Breaking

Among the main varieties, only Malbec and red blends increased in volume.

In 2015, the amount of bottled wine brands rose to 2,681, a growth of 88 compared with 2014.

In 2015, out of the top 10 destinations, 7 grew in volume and value. The United Kingdom grew the most (+255.6 thousand boxes), United States (+156 thousand cases), China (+94.8 thousand cases) and Mexico (+77.2 thousand cases).

In 2015, bottled wine came to $722.9m with market share at 77%.

In December, Argentina’s wine industry exported 28.1 million litres valued at $70.6m.

In 2015, total wines and must exports came to $933.6m and amounted to 359.8 million litres.

Trends: the time for Criolla has arrived

News / Outstanding / Trends / 26 November, 2018

By: Joaquín Hidalgo

There is a trend in the world: heritage wines. After a boom of cosmopolitan styles and varieties in the past few decades, regional wines seem to have gained new prominence on specialised gondolas. From Greek, Georgian and Armenian specimens, elaborated with unconventional varieties and in unusual styles, to Criolla varieties, the universe of wine – at least in its most sophisticated version – points to authentic flavours from every corner of the planet.

Sommeliers, with their noses sniffing the four corners of the globe, like the champion Angrid Rosengren or the Londoner Michael Sager, are looking for unexpected products for consumers. “We want to surprise,” Sager inspired the audience at the last symposium at the Institute of Master of Wine, in May, and finished up with: “We’re looking for wines that tell their own story”.

Argentina has something to offer here. Although still incipient, the Criolla movement is gaining momentum with a growing handful of good wines, providing unique flavours from these lands. With examples such as El Esteco Old Vines, the most daring Argentine Criolla or the delicate Cadus Signature Series, this group of native varieties is beginning to gain a reputation on domestic and international shelves.

Along side the development of heritage wines in the world, technicians from the National Institute of Agricultural Technology (INTA), with engineers Jorge Prieto and Santiago Sari, are beginning to explore the universe of Criolla. Since 2008, using DNA they have managed to uncover at least eighteen native varieties in Argentina.

Torrontés is not alone

Up until now, Torrontés -in its three versions, from La Rioja, Mendoza and San Juan- has been the only Criolla with oenological potential with a certain projection in the domestic and export markets. But now, with research published by Prieto and his collaborators, he may have found new formula partners.

The engineers worked on the classification of at least eighteen Criolla varieties that were planted in the institution’s ampelography collection. These plants, have been collected since the 1940s in a series of trips made by other technicians gathering material.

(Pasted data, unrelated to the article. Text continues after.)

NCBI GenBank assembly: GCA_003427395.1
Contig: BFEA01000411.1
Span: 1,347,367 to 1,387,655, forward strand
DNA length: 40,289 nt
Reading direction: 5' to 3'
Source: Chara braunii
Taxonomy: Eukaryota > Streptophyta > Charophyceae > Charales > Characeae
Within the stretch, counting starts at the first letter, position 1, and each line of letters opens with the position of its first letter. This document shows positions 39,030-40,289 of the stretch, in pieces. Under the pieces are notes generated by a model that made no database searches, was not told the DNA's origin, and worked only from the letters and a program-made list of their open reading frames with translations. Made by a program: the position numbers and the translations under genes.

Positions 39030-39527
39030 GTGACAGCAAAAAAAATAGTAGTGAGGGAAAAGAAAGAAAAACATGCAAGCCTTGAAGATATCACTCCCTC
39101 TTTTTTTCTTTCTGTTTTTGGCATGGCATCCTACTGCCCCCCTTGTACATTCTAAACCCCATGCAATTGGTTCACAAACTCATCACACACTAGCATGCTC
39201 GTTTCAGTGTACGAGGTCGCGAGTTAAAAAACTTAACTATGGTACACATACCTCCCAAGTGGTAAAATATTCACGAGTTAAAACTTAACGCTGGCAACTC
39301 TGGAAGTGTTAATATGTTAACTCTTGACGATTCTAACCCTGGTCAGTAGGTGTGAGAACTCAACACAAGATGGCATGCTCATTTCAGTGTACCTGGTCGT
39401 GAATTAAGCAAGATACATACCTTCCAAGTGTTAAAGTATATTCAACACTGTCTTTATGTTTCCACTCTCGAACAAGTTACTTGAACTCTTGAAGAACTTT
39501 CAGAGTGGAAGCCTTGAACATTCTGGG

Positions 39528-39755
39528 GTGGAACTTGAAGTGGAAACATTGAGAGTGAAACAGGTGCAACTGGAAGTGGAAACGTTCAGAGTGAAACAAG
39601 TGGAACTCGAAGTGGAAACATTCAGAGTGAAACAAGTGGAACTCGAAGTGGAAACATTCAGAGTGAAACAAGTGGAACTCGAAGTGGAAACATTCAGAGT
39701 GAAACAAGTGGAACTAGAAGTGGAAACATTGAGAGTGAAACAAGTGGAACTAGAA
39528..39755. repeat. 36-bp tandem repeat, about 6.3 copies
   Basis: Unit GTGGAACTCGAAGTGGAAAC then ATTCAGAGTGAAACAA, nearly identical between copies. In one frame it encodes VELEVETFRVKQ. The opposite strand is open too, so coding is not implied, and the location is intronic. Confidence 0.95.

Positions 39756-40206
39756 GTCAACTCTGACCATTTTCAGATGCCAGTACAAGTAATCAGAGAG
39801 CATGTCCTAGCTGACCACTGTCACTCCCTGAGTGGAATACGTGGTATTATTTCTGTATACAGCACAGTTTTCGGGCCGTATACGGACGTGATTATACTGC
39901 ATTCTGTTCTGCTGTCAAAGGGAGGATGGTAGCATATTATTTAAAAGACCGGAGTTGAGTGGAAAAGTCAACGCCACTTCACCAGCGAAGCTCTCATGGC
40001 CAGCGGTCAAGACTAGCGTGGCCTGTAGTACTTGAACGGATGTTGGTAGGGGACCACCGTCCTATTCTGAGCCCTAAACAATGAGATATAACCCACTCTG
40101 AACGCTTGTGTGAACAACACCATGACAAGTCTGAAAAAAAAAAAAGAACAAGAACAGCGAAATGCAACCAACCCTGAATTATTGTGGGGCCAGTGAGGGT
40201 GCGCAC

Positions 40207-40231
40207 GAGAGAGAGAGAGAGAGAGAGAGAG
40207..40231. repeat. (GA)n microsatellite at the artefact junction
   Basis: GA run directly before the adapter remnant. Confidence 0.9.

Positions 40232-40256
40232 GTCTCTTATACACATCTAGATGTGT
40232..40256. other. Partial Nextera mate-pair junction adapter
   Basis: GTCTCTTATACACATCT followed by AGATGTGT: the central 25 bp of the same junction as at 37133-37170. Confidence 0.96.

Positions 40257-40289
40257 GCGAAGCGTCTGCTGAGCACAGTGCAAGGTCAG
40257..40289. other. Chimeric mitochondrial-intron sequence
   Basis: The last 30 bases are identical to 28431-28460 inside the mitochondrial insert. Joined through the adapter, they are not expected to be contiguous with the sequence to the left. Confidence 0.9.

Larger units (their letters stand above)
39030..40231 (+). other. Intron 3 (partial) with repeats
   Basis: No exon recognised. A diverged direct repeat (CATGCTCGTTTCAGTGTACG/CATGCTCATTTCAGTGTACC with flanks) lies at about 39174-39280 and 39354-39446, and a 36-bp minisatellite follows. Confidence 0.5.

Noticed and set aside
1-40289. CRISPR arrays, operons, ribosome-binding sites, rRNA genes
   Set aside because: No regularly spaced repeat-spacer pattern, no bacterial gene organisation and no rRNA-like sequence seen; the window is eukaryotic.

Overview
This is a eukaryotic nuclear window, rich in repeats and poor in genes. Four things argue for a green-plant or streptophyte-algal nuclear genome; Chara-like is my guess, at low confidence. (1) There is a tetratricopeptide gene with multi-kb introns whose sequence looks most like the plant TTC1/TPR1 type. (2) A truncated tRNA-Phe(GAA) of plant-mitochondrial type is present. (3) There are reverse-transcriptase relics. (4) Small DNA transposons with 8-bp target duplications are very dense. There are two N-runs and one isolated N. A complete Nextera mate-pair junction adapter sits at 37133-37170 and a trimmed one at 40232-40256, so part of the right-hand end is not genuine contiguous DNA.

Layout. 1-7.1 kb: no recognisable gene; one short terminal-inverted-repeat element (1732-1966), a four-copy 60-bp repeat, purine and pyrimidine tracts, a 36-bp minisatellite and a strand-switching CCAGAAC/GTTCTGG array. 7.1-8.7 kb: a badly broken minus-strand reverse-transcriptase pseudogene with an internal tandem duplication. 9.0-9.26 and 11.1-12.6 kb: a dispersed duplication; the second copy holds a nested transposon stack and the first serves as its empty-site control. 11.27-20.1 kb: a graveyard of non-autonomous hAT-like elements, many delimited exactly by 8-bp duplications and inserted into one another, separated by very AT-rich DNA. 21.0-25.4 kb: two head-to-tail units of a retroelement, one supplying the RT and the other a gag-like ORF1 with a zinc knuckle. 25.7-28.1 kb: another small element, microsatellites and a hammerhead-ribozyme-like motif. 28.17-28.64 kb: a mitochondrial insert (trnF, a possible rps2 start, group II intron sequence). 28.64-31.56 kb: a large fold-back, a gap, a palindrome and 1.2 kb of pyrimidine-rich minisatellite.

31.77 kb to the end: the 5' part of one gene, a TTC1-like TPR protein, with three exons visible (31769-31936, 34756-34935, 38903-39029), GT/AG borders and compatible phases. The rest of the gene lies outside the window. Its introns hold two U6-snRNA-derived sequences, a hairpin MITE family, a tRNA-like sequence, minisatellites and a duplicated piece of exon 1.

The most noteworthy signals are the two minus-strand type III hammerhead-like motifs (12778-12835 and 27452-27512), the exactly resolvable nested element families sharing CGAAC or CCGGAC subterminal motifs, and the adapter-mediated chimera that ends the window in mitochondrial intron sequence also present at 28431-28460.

With current DNA tools, it is possible to establish what relationship exists between these Criollo grapes.

According to the research, the eighteen varieties studied are related to some degree, based on the fact that they have some participation of Listán Prieto, Muscat of Alexandria, Mollar Cano and even Malbec, and that the crosses were then between the Criollas themselves and other varieties. Thus, those typified by this research -with names such as Moscatel Apicia, Moscatel Amarillo, Criolla No. 1 and Canelón- offer a unique, Argentine heritage.

But the technicians did not stop there. “What interested us -explained Santiago Sari at INTA recently- was to understand the enological potential of these grapes. So we made them in our experimental winery.” And at the beginning of last November, in a tasting for the press, we were able to taste outstanding samples of Moscatel Amarillo and Criolla Nº 1.

Although the first one is a predictably terpenic and floral variety, the good mouth stood out, an attribute that Torrontés and Moscatel de Alejandría, distant relatives of Amarillo, often lack. As for Criolla Nº1, where Malbec is one of the biological parents along with Criolla Grande, the result is a perfumed and fruity red, with a medium palate and a loose mouth. A wine with a cordial flavour and feeling, perfect for the table.

The time for Criolla

So, while specialists put their attention on flavours that are different and authentic, Argentina now has some unique varietals to offer, and it’s only just the beginning.

Wineries are already exploring the possibilities for Criolla grapes, from sparkling rosés to light reds with marked colour and flavour, such as those already available on the market. Meanwhile, the varieties described by INTA are still in the experimental phase and do not have a scale yet to be replanted, although this may be resolved in the medium term.

It’s important to start developing styles of wine that serve to impress the most sophisticated of palates. In February, Argentina visited the Wine Explorers project, which seeks out, both here and in the rest of the world, those rare, unique wines. Although the idea of Criolla is in the development stages, they’re having their five minutes of fame.


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Joaquín Hidalgo
Joaquín Hidalgo (36) hails from Mendoza, where he received his title of winemaker from the Liceo Agrícola. He graduated as a journalist from the National University of La Plata, and since 2003 has been living in Buenos Aires where he writes about wine and food in major national media: wine writer for JOY magazine and Planetajoy, he is a columnist for the Sunday edition of La Mañana de Neuquén and La Nación magazine (2014). He co-edited the Austral Spectator wine guide between 2011 & 2013, the year in which he launched Vinómanos, the first mobile app guide to Argentine wines. He sharpens his creative wit in his blog, Bien Jugoso (planetajoy.com/bienjugoso).




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